Friday, September 25, 2009

Thai Drunken Noodles

~ 8oz Asian noodles, cooked al dente according to instructions (I used a Chinese egg noodle, but Thai rice noodles would also work)
5-6 dried shitake, soaked in warm water for 10 minutes then chopped
two eggs
3-4 T vegetable oil
1/4 C fish sauce
1/4 C black soy sauce (or soy sauce with a touch of molasses)
1/4 C golden mountain sauce (could substitute soy sauce, but just wouldn't be the same)
generous pinch of sugar
2 shallots, finely chopped
4-6 cloves garlic, minced
Thai chiles to taste, finely chopped (this should be fairly spicy. Serranos could be substituted in place of Thai chiles)
large handful of basil, roughly chopped (try to find Thai basil, has more of an anise note that works well here)

Heat the oil in a wok, saute the shallot, garlic, and chiles; push those up the sides and stir fry / scramble the eggs. Toss in the mushrooms and noodles, and stir fry briefly before adding the sauces. Stir fry for another couple of minutes tossing thoroughly. The basil leaves should be added at the last minute.

This is one of those recipes that can easily be modified, adding bean sprouts at the end of cooking, fried tofu after the eggs (or unfried tofu before the eggs), and just about any veggie you might want. Adding in ground pork or chicken before the eggs would also be traditional (the eggs could also be omitted if you added meat or tofu, but I like them in it)

Tuesday, September 8, 2009

Vegetarian wontons

~ 4 oz tofu, pressed and finely chopped
4-5 dried shitake mushrooms, prepared as Seasoned Mushrooms
half carrot, finely chopped
1-2 shallots, finely chopped
1-2 cloves garlic, finely chopped
1-2 T soy sauce
1-2 t Chinese rice wine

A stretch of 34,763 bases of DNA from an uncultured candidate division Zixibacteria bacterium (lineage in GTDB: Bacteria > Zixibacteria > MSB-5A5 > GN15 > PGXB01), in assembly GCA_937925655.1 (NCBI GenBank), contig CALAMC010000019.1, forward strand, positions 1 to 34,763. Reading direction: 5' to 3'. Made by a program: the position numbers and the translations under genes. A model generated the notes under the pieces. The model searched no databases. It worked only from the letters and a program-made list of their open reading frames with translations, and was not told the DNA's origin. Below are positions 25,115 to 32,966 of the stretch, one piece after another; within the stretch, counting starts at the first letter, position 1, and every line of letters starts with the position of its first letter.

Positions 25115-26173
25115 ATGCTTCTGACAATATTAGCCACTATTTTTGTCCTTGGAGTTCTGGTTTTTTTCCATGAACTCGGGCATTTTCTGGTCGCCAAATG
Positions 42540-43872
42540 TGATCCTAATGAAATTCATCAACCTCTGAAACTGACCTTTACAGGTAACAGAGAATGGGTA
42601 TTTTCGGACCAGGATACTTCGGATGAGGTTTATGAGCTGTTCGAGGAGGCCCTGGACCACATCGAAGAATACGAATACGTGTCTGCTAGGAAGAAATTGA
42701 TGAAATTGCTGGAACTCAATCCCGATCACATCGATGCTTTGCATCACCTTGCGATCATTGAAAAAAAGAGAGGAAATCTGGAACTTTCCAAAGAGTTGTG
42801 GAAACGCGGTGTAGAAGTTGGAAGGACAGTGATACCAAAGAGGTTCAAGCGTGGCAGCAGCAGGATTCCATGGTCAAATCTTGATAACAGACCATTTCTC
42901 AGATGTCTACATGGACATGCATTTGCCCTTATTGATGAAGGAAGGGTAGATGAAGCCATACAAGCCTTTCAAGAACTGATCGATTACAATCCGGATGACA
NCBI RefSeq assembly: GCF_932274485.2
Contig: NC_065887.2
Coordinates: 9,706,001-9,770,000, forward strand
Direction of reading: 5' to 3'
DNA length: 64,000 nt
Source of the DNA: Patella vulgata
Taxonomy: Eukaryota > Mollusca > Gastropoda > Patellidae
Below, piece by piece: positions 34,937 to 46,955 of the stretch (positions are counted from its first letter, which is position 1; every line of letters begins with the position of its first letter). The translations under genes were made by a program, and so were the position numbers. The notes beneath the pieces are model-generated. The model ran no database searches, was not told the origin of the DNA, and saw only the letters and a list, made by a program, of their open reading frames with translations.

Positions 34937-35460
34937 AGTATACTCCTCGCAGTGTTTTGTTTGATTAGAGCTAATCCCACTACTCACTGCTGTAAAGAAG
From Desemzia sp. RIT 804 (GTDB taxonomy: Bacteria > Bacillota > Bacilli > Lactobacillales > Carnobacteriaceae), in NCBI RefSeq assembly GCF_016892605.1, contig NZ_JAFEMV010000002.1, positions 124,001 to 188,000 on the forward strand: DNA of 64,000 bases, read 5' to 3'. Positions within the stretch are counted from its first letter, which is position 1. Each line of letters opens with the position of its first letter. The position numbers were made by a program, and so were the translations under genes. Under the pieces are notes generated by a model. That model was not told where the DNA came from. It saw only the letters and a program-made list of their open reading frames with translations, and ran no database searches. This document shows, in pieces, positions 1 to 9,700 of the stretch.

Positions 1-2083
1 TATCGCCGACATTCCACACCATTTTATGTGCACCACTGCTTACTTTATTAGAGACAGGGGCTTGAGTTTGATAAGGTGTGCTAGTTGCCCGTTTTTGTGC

splash sesame oil
wonton wrappers

Mix all of the ingredients except the wrappers in a bowl and allow to sit for half an hour. Place in wrappers, sealing the edges in the typical fashion with a little water. So far I've only fried these (350 degree F oil until golden brown) and served them with a little soy, but I could see them working in wonton soup. It should be noted that for these to be truly vegetarian a low sodium vegetable broth or water should be substituted for the dashi when preparing the mushrooms.

Seasoned mushrooms

Two handfuls of dried shitake mushrooms
1 C dashi
1/4 C soy sauce
splash mirin
splash sake

Take dried shitake mushrooms and soak in hot water for 20 minutes or so; remove and trim off stems while reserving the cooking liquid. Add the cooking liquid to a pan with dashi, soy sauce, mirin, and sake. Put in the mushrooms, making sure that they are in a single layer all in the liquid. Simmer over medium to medium low until most of the liquid is gone, turning the mushrooms once or twice. These can be used for sushi, drunken noodles, vegetarian wontons, or anywhere else shitakes might be used.

Wednesday, September 2, 2009


Two cans of chick peas (garbanzo beans)
3-6 T tahini (very roughly)
lemon juice
olive oil
minced garlic

This is a very basic recipe, just toss everything in the food processor and adjust to taste and texture preference. As a bit of guideline, make sure you don't go too light on the tahini; early on my roommate in under grad who taught me to make hummus accused me of making poor man's hummus when I didn't put enough tahini in (tahini is the most expensive ingredient). The oil is what you vary to control the texture; I typically put in less than restaurants do because I like mine thick enough to stick to pita and with less fat. Generally You'll want to toss in 4-5 cloves of garlic to start, along with several tablespoons of lemon juice, about 3 T of tahini, a healthy splash of olive oil, and a hefty pinch of salt. From there just keep adjusting until you have something the consistency you want (for me thick and spreadable, for your typical version more akin to a sauce) with a nice rich taste and just enough garlic to wonder if you should go find a toothbrush before continuing your date (I'll save you the questioning: you should). Serve with pita.